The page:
The private sector plays a crucial role in achieving sustainable development. It should also be noted that consumers have the power to change how companies act - your purchasing power matters. When companies recognize that their actions must change, they can be driven to take action that helps contribute to sustainable development.
Take the example of Santropol Roulant, a Canadian not for profit that "questioned their sustainability impacts and decided to look into further actions that would help reduce their ecological footprint." Their meals on wheels service of food delivery has become a powerful tool. It creates community cohesion and unity by helping and empowering marginalized groups in society and strengthens food security with their service.
Their sustainability focus led to more environmentally friendly outcomes in their food supply process, $3000 in savings, and a furtherance of community awareness around sustainability issues.
The Santropol Roulant Eco Challenge
1. Energy: Conduct a energy audit, switch to more efficient lighting, insulate basement, reduce temperature of hot water heater, install solar panels/collectors.
2. Water: Conduct a water audit, reinforce education around resource efficient dishwashing, reduce water flow through toilets.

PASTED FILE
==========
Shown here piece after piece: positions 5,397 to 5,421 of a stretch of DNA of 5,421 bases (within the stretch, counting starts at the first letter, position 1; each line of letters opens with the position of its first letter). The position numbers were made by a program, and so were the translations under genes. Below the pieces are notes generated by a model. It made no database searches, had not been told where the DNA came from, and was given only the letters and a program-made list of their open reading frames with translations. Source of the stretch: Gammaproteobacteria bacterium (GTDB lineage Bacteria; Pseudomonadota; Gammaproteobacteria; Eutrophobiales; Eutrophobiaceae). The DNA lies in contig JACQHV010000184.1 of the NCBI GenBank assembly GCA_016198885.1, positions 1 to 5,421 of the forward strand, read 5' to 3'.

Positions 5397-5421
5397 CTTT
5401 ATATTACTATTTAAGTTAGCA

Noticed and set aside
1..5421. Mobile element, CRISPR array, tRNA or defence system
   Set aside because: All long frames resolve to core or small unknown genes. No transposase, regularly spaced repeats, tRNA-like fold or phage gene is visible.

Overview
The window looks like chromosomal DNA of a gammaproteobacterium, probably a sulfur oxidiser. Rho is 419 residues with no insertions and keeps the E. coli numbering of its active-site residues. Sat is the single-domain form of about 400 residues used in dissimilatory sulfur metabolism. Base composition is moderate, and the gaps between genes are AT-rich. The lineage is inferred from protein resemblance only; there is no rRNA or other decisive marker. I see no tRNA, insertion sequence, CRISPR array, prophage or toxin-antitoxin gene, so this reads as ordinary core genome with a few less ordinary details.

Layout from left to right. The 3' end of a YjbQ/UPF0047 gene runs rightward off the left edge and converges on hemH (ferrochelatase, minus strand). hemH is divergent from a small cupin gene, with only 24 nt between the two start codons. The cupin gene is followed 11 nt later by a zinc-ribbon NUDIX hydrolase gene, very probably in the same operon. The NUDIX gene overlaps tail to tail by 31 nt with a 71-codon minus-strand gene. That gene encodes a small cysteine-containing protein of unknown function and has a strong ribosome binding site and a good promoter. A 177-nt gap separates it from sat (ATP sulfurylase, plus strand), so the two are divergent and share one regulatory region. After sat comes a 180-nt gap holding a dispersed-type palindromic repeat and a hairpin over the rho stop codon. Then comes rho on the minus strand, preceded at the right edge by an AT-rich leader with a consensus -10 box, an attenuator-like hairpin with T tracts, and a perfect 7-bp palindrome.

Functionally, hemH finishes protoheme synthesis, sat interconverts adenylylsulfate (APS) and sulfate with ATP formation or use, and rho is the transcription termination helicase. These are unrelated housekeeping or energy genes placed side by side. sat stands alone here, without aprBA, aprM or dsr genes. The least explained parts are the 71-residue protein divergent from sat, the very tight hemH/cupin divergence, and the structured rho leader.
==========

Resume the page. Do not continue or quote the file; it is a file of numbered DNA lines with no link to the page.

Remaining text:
3. Food: Develop a seasonal menu and work with more local and organic food, emphasize canning, preserves, dried herbs, follow-up on bio-fuels made from animal fats.
4. Materials: Conduct a waste audit, replace paper towels with cloth ones, eliminate the use of disposable serving trays and replace with reusable ones, invest in duplex printer and photocopier.
5. Communication and Outreach: Develop an anti-idling campaign (driver education), host community discussions and guest speakers on relevant topics, use website and blog to communicate the program.
6. Transport: Adopt a carbon offset policy,replace current cars with hybrid-electric vehicles,research bio-fuels options.
7. Policies and Partnerships: Institute collective health and dental insurance, make ethical investments, initiate a buying club for local and organic foods.
8. Healthy Communities: Hire a Sustainability Coordinator, support leisure activities/team building, work with other organizations on food security for the city.
So, Now What?
How to turn ideas into resolutions